Lily Stockman's exuberant, vibratory abstract paintings are based on commonplace experience that transcends the "object" to reveal a phenomenological experience for the viewer. They are a distillation of her own immediate interactions in the world: her observations on specific architecture (a drive-in theater in Twentynine Palms, the Art Deco "movie palaces" of Downtown Los Angeles), landscape (the desert palette of Rajastan, India, and Joshua Tree, California), evolution through repetition (Darwin's finches, Agnes Martin's grids), passions (gardening, Indian textiles), and labors and sacrifices (craft, beauty, purpose). Stockman forces us to look at the object as not so much the result of a process but a representation of one. Her work poses new questions for process in terms of both the analysis and the making of paintings, and points to how multiple activities, histories, and locations can be embedded within single images.
Borrowing from a banquet of art historical traditions (she is a student of both Indian miniature and Mongolian thangka painting), Stockman's work is athletic and rigorously anti-technology; hers is a practice devoted to the hand, the pulled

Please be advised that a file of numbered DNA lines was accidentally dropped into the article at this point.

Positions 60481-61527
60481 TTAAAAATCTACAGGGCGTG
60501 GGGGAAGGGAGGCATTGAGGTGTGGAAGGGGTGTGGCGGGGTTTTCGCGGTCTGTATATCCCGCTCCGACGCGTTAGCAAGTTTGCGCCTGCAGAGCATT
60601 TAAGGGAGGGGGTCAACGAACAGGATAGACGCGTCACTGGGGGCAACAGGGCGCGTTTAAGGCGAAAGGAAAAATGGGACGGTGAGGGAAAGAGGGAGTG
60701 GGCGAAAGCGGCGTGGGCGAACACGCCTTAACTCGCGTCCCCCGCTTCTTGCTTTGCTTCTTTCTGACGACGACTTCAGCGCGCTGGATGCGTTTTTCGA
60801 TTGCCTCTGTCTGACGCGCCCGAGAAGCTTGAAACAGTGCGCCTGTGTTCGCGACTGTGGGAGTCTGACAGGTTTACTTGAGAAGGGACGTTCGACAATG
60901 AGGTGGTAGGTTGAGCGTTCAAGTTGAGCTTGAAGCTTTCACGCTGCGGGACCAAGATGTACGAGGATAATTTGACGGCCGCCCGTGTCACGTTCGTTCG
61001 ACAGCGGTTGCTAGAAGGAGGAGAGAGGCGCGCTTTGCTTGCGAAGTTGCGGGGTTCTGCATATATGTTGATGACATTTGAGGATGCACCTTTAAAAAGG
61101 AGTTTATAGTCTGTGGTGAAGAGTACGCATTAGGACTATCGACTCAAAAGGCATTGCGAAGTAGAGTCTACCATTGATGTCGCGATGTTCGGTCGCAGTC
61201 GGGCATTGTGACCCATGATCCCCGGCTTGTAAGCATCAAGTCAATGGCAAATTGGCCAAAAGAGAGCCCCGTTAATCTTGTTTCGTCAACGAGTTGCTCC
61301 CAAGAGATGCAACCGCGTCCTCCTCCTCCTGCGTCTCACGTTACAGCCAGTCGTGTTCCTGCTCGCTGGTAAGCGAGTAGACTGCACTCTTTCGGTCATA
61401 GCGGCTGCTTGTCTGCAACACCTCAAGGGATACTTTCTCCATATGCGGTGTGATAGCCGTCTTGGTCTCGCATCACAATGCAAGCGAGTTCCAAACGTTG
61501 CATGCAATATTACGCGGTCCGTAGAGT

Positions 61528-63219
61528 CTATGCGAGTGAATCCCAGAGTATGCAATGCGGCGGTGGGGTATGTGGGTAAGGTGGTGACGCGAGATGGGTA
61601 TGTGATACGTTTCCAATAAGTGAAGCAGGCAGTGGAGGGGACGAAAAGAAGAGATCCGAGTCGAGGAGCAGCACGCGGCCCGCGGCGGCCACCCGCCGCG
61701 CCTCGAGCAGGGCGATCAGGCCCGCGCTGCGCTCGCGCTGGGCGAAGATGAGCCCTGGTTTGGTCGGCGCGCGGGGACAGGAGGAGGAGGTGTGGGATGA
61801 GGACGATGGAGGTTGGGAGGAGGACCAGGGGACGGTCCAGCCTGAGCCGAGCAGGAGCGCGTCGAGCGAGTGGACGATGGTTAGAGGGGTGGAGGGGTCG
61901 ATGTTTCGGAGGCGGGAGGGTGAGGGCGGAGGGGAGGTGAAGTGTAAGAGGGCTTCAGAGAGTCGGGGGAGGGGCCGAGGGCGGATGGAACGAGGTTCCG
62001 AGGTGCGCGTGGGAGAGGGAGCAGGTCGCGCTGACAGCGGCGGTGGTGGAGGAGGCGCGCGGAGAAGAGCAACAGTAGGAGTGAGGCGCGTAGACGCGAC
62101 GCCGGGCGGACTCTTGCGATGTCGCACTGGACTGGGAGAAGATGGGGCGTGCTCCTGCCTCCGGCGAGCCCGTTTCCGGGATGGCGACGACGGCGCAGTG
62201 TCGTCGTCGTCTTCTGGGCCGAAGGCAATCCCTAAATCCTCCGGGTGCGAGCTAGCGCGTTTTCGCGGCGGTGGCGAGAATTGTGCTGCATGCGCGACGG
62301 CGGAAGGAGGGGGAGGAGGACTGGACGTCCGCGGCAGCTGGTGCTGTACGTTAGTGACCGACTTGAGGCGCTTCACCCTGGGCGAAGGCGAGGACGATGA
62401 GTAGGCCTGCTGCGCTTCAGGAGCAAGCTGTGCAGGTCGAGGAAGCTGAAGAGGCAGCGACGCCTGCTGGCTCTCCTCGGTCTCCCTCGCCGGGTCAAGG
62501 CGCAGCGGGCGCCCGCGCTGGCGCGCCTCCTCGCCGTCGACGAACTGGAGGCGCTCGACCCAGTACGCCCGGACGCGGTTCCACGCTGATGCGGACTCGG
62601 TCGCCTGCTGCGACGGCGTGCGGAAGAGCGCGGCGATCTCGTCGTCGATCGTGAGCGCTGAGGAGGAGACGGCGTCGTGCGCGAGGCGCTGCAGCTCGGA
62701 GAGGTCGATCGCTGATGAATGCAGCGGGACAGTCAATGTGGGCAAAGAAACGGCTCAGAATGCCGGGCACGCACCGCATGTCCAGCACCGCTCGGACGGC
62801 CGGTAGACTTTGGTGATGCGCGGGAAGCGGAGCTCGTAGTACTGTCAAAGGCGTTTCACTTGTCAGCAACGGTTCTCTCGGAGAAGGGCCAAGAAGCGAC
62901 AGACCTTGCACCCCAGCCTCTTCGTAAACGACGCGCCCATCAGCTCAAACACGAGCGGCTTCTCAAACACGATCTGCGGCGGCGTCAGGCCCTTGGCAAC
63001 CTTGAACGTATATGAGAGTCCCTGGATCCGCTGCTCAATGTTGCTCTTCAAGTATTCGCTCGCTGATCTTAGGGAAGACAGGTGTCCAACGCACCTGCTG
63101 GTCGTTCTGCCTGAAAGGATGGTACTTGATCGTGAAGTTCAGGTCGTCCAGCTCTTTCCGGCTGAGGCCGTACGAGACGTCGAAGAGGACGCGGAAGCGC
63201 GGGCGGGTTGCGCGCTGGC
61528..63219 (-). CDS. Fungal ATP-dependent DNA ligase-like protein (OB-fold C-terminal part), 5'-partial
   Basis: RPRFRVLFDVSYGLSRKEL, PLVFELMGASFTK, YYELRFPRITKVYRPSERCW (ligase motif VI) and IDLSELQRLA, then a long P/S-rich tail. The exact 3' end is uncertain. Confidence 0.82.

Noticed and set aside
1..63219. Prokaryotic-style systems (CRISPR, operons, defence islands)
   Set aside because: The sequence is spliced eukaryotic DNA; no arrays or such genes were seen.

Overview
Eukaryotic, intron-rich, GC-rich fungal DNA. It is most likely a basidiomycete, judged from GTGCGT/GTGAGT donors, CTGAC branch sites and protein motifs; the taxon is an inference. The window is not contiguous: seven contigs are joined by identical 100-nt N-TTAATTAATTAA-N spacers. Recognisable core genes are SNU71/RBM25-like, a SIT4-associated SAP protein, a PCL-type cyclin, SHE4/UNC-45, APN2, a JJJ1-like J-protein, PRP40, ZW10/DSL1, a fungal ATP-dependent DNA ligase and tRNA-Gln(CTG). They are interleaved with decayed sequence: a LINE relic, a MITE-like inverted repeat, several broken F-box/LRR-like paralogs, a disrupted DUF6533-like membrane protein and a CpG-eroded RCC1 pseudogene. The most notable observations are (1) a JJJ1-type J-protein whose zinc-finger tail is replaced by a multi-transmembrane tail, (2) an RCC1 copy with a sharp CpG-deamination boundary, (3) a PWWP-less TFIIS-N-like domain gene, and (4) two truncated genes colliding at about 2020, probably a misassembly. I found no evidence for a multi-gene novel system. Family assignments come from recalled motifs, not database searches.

line, and multiple layers of transparencies that serve to coax her curiosity about the physical process of making a painting. The Womenare suggested through a combination of pared down geometricized compositions that employ tubular lines, heightened colors (Pepto pink, gunmetal grey) and bawdy, organic shapes suggestive of body parts. Yet the works are not the contrived detritus or byproduct of art history--neither a form of appropriation nor a form of conceptual painting.
Stockman writes about her hardscrabble garden in the Mojave Desert as "the perfect metaphor/mode for painting: a fine balance between bending something to your will, your fancy, your instinct, your style, your perspective, while also working within the strict parameters of the given conditions; the harsh climate of the desert or the picture plane." Thus, we are brought to her worksʼ ultimate dislocation: out of history and into the moment. "How one couches oneself as a painter in 2014--in the tradition of 19th and 20th century Western art--is ultimately irrelevant,' states Stockman. 'What endures, what has meaning, what has lasting clout is the experience."